Recursion in Java

The process in which a method calls itself is called recursion, and the method that calls itself is a recursive method.

1. Syntax

A recursive method has one or more call to the method itself inside the method body:

You have a set of normal Java statements and among them there is a call to this method itself. Apart from calling itself the method can have calls to other methods as well.

2. An Example

The factorial function is defined as :

  • fact(n) = n* fact(n-1) for n>0
  • fact(0) = 1 for n=0

Output :

In the example above factorial function calls itself inside its body. factorial(5) calls factorial(4) which again calls factorial(3) and so on. Finally factorial(1) calls factorial(0) and the terminating condition is reached.

3. Two phases of recursion

Most  recursive algorithms go through two phases

  1. Winding phase : During this phase a method keeps calling itself again and again. The recursion depth increases during this phase.
  2. Unwinding Phase : When method hits the terminating condition, it starts returning from the method calls and the recursion depth starts to decrease.

Winding and Un-winding for factorial(5) can be visualized as:


4. Multiple Recursion.

A method can have more than one recursive calls inside its body. Let’s have an example of a method with two recursive calls.

Fibonacci numbers are defined as:

  • Fn = F(n-1) + F(n-2)
  • F1 = 1
  • F0 = 1

Output :

  • Other common examples of multiple recursion include quick-sort, merge-sort etc.

5. Recursion Tree

When a method has more than one recursive call then those calls form a tree called as recursion tree. The recursion tree for fibonacci numbers from the previous example can be visualized as:

Recursion tree for fibonacci numbers.
Recursion tree for fibonacci numbers.


When a method has only one recursive call inside its body then the recursion diagram is a linear chain like structure. The recursion diagram for factorial function can be visualized as:

Recursion diagram for factorial function
Recursion diagram for factorial function


6. Depth of Recursion

Function calls made by a recursive method can be visualized as a tree. Depth of this recursion tree is defined as the depth of recursion for a method.

  • Recursion depth for factorial(5) is 5.
  • Recursion depth for fibonacci method, fib(5) is 4.

It is directly related to memory utilization of a method. A method with higher recursion depth takes more memory.

7. Common features of a Recursive method

By now you must have noticed two common features of any recursive method:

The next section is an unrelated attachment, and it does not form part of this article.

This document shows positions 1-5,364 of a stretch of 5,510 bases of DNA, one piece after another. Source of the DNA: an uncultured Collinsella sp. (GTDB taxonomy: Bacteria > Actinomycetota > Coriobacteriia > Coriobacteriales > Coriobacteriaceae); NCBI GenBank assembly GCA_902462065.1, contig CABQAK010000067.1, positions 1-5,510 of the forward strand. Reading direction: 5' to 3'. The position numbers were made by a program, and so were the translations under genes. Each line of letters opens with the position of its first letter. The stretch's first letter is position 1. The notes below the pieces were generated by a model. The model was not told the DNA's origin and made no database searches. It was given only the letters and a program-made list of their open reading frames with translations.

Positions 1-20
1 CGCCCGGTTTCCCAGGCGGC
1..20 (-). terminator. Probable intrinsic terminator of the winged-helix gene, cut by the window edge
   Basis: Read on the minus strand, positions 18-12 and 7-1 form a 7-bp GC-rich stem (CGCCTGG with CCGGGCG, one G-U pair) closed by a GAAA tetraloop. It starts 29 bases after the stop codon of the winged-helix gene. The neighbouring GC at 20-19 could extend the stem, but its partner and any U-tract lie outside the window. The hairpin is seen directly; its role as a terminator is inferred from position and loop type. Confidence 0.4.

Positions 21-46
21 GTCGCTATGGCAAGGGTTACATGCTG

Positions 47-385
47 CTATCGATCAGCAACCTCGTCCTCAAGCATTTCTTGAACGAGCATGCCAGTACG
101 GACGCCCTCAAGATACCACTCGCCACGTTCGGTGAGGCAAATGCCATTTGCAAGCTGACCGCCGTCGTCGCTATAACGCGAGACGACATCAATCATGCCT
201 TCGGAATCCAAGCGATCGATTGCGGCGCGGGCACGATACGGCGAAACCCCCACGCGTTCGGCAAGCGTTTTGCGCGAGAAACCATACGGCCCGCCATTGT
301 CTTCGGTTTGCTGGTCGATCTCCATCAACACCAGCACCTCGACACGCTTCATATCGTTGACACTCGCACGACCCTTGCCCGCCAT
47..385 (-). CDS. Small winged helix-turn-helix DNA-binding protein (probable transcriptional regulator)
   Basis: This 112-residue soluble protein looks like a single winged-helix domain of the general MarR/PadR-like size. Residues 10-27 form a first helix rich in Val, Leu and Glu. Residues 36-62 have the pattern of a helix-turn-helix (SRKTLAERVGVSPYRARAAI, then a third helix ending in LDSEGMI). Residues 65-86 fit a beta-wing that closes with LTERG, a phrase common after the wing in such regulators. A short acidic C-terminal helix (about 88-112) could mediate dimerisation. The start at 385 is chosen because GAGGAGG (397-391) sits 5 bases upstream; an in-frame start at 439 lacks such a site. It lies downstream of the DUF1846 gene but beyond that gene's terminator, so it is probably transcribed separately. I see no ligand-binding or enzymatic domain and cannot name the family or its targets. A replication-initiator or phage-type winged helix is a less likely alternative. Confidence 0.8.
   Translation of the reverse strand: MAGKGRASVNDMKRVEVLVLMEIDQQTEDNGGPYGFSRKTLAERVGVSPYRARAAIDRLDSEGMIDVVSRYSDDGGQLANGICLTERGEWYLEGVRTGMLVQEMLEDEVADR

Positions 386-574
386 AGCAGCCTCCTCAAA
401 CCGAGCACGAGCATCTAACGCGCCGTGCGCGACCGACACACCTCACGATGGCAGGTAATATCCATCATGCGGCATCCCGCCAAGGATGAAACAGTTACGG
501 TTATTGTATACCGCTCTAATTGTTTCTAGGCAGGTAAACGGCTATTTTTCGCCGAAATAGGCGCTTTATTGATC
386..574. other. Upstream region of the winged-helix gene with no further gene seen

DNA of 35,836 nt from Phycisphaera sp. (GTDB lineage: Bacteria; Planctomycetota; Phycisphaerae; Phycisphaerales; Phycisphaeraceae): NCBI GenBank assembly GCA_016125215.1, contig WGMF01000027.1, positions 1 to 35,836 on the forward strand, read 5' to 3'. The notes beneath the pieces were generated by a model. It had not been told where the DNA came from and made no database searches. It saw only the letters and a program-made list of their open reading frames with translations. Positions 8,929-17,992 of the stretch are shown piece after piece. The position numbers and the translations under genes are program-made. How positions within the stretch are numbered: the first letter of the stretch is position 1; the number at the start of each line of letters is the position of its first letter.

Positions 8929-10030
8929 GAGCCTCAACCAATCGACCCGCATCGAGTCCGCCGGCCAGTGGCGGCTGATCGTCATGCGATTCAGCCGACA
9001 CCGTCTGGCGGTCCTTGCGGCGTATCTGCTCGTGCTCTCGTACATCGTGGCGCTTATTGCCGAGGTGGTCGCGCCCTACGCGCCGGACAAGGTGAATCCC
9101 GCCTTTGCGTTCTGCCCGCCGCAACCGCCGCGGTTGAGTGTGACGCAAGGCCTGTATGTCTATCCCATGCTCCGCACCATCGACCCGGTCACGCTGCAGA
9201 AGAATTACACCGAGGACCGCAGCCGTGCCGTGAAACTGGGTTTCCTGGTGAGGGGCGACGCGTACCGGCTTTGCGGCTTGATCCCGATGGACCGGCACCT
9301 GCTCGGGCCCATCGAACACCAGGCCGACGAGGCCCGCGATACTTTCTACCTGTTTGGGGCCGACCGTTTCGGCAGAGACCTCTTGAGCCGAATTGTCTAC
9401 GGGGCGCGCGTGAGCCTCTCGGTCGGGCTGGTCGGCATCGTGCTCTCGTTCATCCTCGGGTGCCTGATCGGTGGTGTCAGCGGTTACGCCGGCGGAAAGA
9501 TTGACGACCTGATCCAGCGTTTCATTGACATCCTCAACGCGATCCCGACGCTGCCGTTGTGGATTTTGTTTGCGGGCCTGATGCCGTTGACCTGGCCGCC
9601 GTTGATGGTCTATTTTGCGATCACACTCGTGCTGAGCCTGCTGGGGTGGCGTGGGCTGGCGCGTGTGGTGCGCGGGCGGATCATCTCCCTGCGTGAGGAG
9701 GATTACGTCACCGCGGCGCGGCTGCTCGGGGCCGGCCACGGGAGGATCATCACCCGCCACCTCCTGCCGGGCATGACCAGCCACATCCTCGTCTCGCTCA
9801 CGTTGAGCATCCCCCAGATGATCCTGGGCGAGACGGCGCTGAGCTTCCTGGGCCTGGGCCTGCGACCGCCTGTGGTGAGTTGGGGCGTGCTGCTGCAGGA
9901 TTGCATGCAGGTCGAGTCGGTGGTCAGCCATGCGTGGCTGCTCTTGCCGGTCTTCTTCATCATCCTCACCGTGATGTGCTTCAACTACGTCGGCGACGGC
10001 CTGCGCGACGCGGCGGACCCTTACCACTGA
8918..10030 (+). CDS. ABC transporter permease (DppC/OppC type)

• Terminating Condition(also called base case) : A boolean condition to terminate the repeatitive function calls.
  • Recursive call : The method calls itself.

8. Infinite Recursion

Most of the times you need to provide a terminating condition to exit the function call but it is not always necessary. Sometimes, it is desirable that a method keeps running.

Consider the example below that prints time in Hrs : Mins : Secs format every second :

Output :

9. Benefits of Recursion

  • A recursive solution is intutive, concise, easier to write and understand.
  • It is also easier to debug and maintain.
  • Some problems are inherently recursive. In those situations, recursive solutions are quite natural. For example: Tower of Hanoi problem. You may write an iterative solution but it would be difficult to understand.

10. Drawbacks of Recursion

A recursive solution has some drawbacks as well:

  • A recursive method takes more memory : When a method is called, new memory for variables of the method is allocated on the stack. This happens for every method call. When the method returns this memory is deallocated and available for reuse.
  • It may cause Stack Exhaustion : If a method has large recursion depth, it may consume all the available memory.

11. Recursion vs Iteration

Most of the time you can replace a recursive solution with some iterative solution.

  • A recursive solution is implemented by function calls while an iterative solution is generally implemented using a loop.
  • Most of the time, an iterative solution takes relatively less memory to do the same task.

Lets take a popular example of binary search algorithm using recursion and iteration. The algorithm searches a sorted array for a key and returns the index inside the array where it is found. If the key doesn’t exist inside the array it returns -1.

Output :

Here is the same example using a loop:


12. Tail Recursion

A method that has only one recursive call to itself and the recursive call is the last statement inside the method body is a tail recursive method.

For example the factorial method is a tail recursive method:

  • Tail recursive methods can be easily optimized by a compiler to take less memory.
  • Most languages support tail recursion but as of now Java doesn’t support tail recursion.

For more examples on recursion visit this link.